AUS:Ministers Unite Against Cardiovascular Disease
Australian Health Ministers Conference - Canberra
4 August 1999
Australia's Leading Killer: Health Ministers Unite Against Cardiovascular Disease
Australia's Health Ministers today united to combat the nation's leading fatal health problem - cardiovascular disease.
Four in five adult Australians are now at risk of heart disease, with .
Releasing a major report at the Australian Health Minister's conference in Canberra today, Federal Minister for Health and Aged Care, Dr Michael Wooldridge said heart; vascular disease and stroke continued to be the most common killers, together accounting for 42 per cent of all deaths in 1996.
Dr Wooldridge said they were also responsible for much ill health and disability, with an estimated direct cost of $3,719 million in 1993-1994.
"Heart disease is the most common cause of premature death, and stroke the major cause of serious long-term disability in Australians."
Dr Wooldridge added that Australians themselves could reduce their own risk through better diet, not smoking and taking more regular exercise.
"Over the last 30 years there has been a decline in death rates from stroke, heart disease and vascular disease in Australia which is the result of decreased prevalence of risk factors and better treatments available.
"However, comparisons with other countries suggest there remains further room for improvement in the cardiovascular health of Australians," he said.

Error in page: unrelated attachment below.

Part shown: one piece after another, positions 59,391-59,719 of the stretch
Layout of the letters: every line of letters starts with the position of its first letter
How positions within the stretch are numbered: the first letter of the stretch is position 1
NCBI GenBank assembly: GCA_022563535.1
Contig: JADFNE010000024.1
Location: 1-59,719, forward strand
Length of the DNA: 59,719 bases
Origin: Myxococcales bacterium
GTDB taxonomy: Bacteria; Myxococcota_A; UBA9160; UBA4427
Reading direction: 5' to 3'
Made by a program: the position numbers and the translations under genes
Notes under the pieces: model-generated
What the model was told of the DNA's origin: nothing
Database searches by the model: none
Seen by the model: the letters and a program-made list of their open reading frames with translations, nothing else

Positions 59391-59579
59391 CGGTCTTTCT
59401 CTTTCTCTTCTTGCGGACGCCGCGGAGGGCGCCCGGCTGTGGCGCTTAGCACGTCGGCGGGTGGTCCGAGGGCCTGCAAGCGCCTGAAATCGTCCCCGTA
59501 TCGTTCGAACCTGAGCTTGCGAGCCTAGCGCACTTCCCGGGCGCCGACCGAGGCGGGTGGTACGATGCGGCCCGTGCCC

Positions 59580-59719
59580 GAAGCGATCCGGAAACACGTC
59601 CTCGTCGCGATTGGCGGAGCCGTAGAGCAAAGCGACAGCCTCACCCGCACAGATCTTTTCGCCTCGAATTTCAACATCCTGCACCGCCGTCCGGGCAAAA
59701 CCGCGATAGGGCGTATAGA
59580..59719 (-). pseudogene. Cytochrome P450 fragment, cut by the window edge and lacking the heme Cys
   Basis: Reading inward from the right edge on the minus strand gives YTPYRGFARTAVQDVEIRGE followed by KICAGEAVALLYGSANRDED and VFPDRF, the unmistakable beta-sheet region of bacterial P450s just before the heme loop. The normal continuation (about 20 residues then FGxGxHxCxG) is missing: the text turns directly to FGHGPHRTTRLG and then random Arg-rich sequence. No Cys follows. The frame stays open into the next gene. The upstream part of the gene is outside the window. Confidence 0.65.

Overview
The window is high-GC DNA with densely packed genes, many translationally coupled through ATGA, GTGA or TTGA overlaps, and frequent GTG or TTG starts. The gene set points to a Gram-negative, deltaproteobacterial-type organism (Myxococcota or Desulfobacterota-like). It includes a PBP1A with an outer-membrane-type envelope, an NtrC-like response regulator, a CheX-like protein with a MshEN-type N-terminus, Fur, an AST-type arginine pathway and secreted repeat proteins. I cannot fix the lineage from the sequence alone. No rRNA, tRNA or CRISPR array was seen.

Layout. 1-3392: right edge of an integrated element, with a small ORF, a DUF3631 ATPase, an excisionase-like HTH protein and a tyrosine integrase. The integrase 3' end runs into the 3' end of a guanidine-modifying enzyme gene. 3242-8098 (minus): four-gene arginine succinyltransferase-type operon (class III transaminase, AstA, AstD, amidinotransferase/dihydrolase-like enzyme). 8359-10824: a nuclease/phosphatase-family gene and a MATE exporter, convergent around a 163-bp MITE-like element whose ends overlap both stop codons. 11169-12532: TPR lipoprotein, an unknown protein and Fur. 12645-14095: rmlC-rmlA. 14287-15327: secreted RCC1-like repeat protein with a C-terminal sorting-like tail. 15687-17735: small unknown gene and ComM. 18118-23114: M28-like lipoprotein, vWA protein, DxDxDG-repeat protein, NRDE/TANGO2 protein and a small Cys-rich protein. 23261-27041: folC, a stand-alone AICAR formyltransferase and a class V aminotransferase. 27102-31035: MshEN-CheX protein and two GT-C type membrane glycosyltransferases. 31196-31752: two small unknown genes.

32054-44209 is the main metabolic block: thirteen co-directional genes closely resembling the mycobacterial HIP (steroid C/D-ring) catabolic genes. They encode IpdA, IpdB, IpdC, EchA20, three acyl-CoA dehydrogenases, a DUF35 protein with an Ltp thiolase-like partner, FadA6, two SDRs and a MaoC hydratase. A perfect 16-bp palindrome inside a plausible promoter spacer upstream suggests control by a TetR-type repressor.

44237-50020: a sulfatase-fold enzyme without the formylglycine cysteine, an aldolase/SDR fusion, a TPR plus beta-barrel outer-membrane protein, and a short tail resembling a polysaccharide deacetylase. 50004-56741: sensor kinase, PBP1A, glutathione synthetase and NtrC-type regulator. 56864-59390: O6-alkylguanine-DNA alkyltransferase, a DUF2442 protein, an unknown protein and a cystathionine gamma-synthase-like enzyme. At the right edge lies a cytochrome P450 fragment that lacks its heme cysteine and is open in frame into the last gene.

Chairman of the Group who developed the report, the Heart Foundation's Professor Andrew Tonkin, said evidence showed that 80 percent of adult Australians had a modifiable risk factor.
"These include tobacco smoking, high cholesterol or blood pressure, diabetes, physical inactivity, a diet high in fats and being overweight.
"To further improve the cardiovascular health of Australians, it is particularly important that we continue to improve outcomes for those who have already suffered an event and target Australians who are at highest risk - the ten percent of Australians who have three or more modifiable risk factors," Professor Tonkin said.
Among the report's findings:
Death rates for coronary disease and stroke among people in severely socio-economically disadvantaged areas are twice as high as those of people in the highest socio-economic groups; and
Indigenous Australians die from stroke, heart and vascular disease at twice the rate of non-Indigenous Australians.
ACT Health Minister, Michael Moore, who is
hosting the conference, said the report was one of three in
a series developed under the National Health Priority Area
initiative launched today, providing a valuable snapshot for
governments, health professionals and the community to work